Don’t Risk It!

Businesses Accept Technical Risks Without Knowing It.. Stringfellow Can Help.

There are various ways you can address risks in a business environment.  A quick web search will show the same iteration of four options:  accept, avoid, reduce, transfer.  Technology risks in a business should be clearly understood due to their impact across all business operations.  That $500 switch in the closet becomes a real productivity killer when there isn't a spare to replace it and the entire admin staff is down.  Unfortunately, most businesses are accepting large amounts of technology risk without even knowing it.

A technology partner should allow you to transfer a large amount of technology risk from your business to theirs.  The remaining risks should be clearly identified and then either reduced or avoided.  A good partner will have pre-defined strategies that will address 90% of the technical risks present in most businesses.  The remaining 10% need to be classified and discussed.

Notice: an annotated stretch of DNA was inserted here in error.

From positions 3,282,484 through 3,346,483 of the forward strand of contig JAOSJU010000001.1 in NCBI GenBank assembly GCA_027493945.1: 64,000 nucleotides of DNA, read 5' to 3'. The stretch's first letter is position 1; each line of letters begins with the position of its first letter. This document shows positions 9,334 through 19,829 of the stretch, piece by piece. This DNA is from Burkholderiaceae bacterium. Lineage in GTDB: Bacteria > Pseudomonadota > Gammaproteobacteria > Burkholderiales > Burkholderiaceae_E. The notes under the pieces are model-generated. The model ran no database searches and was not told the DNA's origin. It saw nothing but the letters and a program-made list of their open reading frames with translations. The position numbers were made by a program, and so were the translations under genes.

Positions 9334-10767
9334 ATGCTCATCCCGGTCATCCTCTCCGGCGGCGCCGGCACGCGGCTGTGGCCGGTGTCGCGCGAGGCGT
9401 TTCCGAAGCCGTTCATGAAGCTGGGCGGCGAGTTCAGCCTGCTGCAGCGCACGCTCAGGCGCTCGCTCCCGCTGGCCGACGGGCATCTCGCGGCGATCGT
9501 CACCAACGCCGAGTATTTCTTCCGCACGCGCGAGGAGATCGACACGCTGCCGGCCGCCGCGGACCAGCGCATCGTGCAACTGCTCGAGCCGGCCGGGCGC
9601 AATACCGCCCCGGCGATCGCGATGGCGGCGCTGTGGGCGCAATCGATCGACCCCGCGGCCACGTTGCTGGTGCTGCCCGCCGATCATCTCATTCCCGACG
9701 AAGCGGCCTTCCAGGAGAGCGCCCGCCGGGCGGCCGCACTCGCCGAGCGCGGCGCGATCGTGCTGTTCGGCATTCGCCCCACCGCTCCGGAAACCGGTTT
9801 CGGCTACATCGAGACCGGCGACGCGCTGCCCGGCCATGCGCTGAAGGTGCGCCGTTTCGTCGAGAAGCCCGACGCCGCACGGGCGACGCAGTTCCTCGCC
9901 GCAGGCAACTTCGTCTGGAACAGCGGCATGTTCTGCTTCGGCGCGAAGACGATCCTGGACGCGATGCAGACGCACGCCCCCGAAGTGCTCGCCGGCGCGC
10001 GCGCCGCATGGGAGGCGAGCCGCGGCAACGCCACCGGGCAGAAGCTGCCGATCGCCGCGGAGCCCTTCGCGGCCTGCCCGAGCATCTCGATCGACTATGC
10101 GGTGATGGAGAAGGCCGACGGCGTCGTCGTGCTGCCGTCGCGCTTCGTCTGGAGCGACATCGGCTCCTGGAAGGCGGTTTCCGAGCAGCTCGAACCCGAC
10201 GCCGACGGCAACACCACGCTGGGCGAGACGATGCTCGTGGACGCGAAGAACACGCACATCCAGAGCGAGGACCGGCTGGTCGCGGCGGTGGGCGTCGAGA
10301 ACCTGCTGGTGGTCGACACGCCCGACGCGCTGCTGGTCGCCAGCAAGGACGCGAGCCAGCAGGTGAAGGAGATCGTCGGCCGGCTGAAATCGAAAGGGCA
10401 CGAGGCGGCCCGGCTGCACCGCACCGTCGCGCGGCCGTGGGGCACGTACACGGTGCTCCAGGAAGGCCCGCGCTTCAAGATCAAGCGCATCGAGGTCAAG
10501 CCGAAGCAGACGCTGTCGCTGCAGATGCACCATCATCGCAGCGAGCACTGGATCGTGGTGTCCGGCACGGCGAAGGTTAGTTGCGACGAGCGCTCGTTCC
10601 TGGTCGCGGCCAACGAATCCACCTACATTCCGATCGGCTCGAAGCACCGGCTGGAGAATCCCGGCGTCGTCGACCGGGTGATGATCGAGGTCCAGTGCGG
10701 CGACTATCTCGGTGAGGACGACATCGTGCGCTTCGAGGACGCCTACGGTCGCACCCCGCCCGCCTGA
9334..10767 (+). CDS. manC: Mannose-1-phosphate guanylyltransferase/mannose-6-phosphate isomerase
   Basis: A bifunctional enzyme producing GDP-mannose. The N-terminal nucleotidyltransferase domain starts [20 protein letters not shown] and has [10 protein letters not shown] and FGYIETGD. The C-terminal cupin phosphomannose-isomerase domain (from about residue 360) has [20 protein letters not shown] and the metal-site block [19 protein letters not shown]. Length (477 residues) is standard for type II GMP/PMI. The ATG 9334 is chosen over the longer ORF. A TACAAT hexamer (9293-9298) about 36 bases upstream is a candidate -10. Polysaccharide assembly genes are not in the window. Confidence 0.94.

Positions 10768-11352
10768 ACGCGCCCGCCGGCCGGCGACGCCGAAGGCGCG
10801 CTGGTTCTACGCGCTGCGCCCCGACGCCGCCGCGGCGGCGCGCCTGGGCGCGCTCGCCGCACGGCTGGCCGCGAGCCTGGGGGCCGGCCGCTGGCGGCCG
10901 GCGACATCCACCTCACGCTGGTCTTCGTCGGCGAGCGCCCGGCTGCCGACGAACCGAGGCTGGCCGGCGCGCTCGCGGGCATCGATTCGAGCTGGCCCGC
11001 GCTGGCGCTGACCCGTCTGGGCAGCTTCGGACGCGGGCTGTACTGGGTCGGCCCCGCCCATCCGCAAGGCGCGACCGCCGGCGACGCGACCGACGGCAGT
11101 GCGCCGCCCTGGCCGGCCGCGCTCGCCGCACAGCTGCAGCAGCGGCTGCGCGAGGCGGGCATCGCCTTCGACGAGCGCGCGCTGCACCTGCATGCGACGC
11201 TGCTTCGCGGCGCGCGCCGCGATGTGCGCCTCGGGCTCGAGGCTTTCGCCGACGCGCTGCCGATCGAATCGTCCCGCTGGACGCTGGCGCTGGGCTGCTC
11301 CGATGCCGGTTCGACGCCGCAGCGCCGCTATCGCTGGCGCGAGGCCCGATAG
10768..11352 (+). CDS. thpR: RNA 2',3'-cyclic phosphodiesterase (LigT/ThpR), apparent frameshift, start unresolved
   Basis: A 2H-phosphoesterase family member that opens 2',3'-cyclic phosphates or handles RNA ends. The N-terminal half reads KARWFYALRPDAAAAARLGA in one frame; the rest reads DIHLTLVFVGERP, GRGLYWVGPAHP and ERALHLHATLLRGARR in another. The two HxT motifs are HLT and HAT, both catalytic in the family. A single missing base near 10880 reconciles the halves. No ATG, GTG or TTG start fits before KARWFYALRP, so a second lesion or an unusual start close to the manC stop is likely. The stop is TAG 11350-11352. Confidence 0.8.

Accepting technical risks in a business should be done only when other options are not viable.  The root of the issue is often lack of budget to address the risk or the fact that "it hasn't happened yet".  A good example of this is deferring hardware upgrades and "accepting" that when the machine fails there will be downtime for the user.  Murphy's law is that not only will the machine fail at the worst possible time, it will also cost more in lost productivity than the cost of a proactive hardware replacement.

Data loss is especially unforgiving in this way, as over half of businesses fail within two year following a major data loss event.  No business would accept this risk, but that is often what they are unknowingly doing by not have a good technology partner in place.  Good data backup and recovery solutions are often a product of experiences over time that an individual business does not have the luxury of going through.

Technology risk management is key to any business today.  Finding a partner to perform this function is often the best decision you can make.

 

Written by: Edward Stringfellow

 


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